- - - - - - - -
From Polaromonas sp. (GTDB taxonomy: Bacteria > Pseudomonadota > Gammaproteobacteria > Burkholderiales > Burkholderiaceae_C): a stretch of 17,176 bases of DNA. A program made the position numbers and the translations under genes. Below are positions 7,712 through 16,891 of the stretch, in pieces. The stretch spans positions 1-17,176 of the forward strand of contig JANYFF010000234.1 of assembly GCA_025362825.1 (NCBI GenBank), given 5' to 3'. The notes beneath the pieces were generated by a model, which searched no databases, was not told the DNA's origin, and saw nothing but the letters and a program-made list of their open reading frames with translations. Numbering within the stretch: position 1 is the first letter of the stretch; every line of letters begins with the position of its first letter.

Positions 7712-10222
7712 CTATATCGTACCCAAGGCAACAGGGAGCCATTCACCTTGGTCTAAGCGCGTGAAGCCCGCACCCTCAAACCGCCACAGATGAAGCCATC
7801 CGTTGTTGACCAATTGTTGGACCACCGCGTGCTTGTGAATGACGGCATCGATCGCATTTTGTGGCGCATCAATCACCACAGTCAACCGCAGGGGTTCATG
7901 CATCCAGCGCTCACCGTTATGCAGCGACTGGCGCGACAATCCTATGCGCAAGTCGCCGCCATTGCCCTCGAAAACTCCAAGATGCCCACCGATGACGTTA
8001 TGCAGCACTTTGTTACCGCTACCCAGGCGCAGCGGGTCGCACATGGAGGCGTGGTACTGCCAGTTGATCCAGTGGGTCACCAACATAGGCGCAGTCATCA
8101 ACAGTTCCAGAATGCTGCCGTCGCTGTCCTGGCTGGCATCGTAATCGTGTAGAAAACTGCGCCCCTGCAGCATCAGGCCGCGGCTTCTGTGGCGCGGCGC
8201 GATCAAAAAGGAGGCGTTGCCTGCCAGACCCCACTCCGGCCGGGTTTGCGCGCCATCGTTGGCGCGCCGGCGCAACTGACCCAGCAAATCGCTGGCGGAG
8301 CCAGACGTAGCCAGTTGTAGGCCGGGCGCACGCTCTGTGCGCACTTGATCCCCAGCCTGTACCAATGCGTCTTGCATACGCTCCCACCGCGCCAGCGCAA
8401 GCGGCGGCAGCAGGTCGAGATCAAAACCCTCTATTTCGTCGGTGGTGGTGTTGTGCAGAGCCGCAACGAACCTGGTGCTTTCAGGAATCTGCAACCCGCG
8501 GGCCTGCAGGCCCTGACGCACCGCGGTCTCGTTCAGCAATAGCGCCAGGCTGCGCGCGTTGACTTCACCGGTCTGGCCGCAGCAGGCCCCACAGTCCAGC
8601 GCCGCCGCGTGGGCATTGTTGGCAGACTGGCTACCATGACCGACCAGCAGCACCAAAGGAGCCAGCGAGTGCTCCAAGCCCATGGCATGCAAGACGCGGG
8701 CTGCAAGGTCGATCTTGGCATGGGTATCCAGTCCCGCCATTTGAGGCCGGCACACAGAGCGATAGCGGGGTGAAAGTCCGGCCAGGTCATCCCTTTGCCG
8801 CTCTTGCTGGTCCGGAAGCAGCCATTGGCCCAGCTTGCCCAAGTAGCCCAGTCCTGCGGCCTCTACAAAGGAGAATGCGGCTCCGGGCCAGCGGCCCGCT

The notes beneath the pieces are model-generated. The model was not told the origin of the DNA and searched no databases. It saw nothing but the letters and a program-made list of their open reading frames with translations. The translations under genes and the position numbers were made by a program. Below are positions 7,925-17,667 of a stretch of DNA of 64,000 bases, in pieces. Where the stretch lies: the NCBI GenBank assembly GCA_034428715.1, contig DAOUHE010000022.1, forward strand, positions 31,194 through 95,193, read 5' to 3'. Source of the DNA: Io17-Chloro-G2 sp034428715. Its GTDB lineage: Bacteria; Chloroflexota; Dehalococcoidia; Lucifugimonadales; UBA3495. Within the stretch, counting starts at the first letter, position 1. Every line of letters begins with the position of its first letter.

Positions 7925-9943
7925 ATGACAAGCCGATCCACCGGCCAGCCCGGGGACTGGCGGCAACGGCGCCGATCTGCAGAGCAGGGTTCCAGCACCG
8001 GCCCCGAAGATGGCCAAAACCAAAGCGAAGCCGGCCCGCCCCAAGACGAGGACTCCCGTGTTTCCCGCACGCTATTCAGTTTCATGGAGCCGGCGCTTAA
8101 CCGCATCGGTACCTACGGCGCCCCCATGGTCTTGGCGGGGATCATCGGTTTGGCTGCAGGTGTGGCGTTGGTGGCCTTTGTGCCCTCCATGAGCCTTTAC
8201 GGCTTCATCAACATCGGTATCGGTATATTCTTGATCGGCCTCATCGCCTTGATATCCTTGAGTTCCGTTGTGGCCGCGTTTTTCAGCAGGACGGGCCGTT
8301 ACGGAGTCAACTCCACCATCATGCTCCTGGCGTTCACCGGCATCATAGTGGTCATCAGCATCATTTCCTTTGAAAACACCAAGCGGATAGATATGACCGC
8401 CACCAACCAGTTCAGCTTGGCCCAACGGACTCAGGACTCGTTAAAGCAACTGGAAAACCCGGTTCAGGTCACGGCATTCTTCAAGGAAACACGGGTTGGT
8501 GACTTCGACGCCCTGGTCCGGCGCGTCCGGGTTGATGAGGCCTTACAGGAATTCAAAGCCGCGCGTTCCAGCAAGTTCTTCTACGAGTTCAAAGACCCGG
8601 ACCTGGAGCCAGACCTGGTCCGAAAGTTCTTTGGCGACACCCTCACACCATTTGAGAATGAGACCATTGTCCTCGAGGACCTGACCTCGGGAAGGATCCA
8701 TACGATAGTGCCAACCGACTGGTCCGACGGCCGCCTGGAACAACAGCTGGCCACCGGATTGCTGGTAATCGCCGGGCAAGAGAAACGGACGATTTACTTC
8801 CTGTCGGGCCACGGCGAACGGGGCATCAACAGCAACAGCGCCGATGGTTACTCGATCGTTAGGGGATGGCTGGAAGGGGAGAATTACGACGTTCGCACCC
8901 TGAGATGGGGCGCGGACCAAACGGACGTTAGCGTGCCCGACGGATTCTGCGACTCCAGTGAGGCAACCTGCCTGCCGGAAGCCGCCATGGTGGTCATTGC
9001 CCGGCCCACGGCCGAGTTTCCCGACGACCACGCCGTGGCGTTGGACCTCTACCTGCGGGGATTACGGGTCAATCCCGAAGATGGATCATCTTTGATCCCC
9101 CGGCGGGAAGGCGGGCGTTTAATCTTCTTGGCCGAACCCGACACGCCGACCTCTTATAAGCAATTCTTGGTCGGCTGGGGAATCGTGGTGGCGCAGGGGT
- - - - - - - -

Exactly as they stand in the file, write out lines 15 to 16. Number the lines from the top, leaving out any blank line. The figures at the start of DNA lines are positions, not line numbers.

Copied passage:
The notes beneath the pieces are model-generated. The model was not told the origin of the DNA and searched no databases. It saw nothing but the letters and a program-made list of their open reading frames with translations. The translations under genes and the position numbers were made by a program. Below are positions 7,925-17,667 of a stretch of DNA of 64,000 bases, in pieces. Where the stretch lies: the NCBI GenBank assembly GCA_034428715.1, contig DAOUHE010000022.1, forward strand, positions 31,194 through 95,193, read 5' to 3'. Source of the DNA: Io17-Chloro-G2 sp034428715. Its GTDB lineage: Bacteria; Chloroflexota; Dehalococcoidia; Lucifugimonadales; UBA3495. Within the stretch, counting starts at the first letter, position 1. Every line of letters begins with the position of its first letter.

Positions 7925-9943